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Diabetics are at risk of renal problems. What do I watch out for to keep my kidneys healthy? In my last blood test I keep an eye on my eGFR results. This will show how my kidneys’ filtration function is performing. Then I also watch for the albumin and creatinin counts.

What other tests should diabetics watch for to help monitor their kidney’s health?

Glomerular filtration rate, or GFR, is the basic measure of renal health. Alternatively, creatinine levels are sometimes measured, which provide another look at the same function. A normal creatinine level should be around 80. Albumin really just provides an indication of how good your nutrition is, so it is not much used as a measure of renal function, though urinary albumin can show whether protein is leaking into the urine, which is a sign that something is wrong with the kidneys. An indirect measure of declining renal health is a lower hemoglobin value, since healthy kidneys help you avoid anemia.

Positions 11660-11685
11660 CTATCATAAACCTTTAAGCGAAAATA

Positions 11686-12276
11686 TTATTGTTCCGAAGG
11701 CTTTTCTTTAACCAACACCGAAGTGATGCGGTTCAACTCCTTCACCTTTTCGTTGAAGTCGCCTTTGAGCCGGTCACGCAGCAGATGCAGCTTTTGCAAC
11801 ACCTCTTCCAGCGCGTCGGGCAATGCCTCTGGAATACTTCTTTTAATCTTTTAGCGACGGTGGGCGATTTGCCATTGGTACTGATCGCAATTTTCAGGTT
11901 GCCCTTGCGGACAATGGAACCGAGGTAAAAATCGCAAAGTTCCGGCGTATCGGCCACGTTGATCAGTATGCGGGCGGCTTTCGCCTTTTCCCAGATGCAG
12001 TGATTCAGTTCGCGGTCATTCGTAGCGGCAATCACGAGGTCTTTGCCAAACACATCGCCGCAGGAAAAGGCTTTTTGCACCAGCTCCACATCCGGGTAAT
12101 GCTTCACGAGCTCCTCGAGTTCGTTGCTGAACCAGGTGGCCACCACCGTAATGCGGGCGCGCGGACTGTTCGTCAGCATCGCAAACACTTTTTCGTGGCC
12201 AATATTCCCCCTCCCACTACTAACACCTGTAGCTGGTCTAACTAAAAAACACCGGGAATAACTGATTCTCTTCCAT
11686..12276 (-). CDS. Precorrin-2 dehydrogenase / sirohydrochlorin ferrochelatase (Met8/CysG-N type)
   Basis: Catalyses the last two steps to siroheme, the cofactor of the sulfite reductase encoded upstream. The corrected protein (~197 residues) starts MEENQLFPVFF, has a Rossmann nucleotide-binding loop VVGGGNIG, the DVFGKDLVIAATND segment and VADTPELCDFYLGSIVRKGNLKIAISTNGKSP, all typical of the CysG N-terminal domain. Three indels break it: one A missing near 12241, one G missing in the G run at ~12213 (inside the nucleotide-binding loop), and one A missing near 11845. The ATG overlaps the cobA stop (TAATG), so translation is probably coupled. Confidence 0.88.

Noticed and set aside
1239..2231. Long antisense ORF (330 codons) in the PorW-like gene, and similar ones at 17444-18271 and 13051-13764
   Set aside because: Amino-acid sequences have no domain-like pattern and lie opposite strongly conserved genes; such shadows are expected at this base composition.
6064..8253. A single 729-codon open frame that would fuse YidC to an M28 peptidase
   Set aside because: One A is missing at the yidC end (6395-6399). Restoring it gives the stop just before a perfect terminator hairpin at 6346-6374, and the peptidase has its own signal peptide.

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I have never had blood pressure issues, but because of my age, and the fact that I’m T1D, my doctor has had me take an ACE inhibitor for years. It’s a tiny pill that I take once a day. Easy enough, and my kidney function tests have been normal for years as well.